Posted by Peter Dougherty on November 23, 2015
We often associate the holidays with the mall. It’s where we get our picture with Santa, where we buy our presents, but why? We like to get everything in one place, the convenience factor, and we like deals and sales, maybe even more than the products themselves. It is another ritual of the season. But what if we shift just 10% of our holiday shopping to local businesses? What if we thought more consciously about our shopping behavior to support our local community?
The cliché of rooting for the underdog is distracting when it comes to the actual tactile benefits of supporting small business. Instead of talking about how during the upcoming season of giving one should champion the good ol’ mom and pop stores, it is necessary to discuss how during the most consumer-oriented time of the year we can spend our money in a way that can directly benefit our community by restructuring the marketplace in a more sustainable way.
A constant critique of the season is that it has become too commercialized, that it has strayed away from the values of love and family. What if we told you that there is a way to spend money that gives back to your community? Statistically, if we all shifted just 10% of our holiday spending to our local shops, we would single-handedly create thousands of more jobs in our community and create an influx of millions of dollars into our local economy. Isn’t that a win-win?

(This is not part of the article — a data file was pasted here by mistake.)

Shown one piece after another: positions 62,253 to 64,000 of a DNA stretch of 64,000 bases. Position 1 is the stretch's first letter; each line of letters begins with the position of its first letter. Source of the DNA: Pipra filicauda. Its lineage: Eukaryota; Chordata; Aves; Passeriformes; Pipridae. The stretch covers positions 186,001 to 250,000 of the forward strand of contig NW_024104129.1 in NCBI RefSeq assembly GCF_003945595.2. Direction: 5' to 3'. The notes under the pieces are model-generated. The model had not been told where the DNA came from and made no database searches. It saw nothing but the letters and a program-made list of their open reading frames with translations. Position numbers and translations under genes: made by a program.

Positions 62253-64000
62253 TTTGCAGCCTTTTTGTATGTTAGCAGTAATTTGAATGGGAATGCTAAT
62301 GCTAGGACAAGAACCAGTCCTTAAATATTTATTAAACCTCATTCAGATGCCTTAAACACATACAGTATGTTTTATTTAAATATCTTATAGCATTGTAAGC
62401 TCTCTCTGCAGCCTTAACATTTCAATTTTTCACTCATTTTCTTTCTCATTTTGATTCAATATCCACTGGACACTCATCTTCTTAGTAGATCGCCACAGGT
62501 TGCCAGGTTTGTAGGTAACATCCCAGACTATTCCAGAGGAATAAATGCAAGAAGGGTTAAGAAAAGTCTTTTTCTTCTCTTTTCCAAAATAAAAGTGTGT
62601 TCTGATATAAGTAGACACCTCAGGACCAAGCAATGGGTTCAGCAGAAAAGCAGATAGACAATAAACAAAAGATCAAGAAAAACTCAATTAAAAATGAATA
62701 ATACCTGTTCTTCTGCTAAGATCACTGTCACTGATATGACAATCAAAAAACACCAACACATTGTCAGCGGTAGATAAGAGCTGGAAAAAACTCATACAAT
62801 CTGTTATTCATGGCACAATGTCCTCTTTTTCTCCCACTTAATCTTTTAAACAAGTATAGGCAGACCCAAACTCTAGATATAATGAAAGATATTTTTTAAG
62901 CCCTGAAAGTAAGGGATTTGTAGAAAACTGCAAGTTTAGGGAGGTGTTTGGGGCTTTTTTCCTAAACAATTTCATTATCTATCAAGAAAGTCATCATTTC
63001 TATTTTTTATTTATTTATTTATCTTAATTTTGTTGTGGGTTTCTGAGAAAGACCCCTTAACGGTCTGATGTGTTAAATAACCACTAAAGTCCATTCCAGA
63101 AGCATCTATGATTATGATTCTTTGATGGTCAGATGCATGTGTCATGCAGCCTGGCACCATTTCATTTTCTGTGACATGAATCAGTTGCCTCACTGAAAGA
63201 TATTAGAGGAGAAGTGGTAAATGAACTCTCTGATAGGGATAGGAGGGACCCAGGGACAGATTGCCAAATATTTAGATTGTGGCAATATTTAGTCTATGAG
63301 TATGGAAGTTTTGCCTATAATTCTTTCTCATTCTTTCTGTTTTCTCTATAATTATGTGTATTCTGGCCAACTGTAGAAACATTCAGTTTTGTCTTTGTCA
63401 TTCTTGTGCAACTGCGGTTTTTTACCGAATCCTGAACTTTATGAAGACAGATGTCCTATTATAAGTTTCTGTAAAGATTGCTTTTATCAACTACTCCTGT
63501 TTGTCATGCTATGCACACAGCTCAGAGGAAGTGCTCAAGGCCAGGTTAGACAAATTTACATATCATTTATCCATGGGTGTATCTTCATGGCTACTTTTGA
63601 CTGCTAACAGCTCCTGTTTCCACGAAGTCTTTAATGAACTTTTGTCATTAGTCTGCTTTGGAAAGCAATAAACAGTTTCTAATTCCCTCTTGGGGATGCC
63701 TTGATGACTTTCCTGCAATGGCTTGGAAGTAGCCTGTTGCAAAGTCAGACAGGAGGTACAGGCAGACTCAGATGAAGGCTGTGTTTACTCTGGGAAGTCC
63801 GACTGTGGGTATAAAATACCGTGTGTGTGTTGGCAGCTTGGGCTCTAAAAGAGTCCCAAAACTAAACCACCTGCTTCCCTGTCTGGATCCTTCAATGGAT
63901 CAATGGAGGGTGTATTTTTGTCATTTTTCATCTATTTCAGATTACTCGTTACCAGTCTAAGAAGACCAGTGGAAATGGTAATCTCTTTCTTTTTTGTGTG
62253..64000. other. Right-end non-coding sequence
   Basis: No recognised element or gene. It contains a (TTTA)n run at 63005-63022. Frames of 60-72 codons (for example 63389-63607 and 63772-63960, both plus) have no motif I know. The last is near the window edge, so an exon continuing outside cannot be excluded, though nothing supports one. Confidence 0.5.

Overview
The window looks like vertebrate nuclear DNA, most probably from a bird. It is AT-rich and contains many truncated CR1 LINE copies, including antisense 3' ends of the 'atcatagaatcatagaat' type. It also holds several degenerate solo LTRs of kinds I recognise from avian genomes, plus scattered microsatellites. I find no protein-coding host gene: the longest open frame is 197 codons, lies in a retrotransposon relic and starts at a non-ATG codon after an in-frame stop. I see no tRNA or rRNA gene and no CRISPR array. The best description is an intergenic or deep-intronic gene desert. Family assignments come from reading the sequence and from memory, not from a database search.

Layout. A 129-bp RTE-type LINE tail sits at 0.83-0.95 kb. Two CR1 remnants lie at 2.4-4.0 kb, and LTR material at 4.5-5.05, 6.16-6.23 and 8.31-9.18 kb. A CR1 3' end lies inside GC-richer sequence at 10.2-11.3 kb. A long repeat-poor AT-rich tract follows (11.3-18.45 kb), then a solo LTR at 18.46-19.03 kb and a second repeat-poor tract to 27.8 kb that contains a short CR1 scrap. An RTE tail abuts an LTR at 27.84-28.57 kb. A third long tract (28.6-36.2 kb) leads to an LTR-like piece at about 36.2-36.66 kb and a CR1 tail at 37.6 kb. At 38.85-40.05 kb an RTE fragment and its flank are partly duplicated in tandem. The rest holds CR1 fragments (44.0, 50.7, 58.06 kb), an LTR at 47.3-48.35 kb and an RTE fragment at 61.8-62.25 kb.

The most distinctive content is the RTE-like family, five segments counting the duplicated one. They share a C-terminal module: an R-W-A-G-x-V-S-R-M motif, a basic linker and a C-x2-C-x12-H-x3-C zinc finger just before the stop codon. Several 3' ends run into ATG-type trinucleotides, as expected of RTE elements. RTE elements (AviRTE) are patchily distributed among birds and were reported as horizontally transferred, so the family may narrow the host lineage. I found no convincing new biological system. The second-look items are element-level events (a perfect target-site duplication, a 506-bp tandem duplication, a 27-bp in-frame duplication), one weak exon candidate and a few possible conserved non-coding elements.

So this brings us to Small Business Saturday, appropriately the day after Black Friday, started by American Express in 2010. It is a healthy reminder as we enter into the holiday season to be more conscious of the choices we make in how we spend our money, because it DOES matter; not in the abstract, but in cold hard numbers. Recovering from recession, advancing further into a new millennium, buying local is a lifestyle choice promoting sustainability. Last year, a record breaking $14.3 billion dollars were spent at small business around the country as people came out to support their local communities. It isn’t a matter of convenience or sentimentality, though the mom and pop stores are great. There are more benefits to going to our Mom and Pops that far surpass their charm, the scented candles and the friendly face behind the counter. Shop small. Shop local. And we can all make a difference.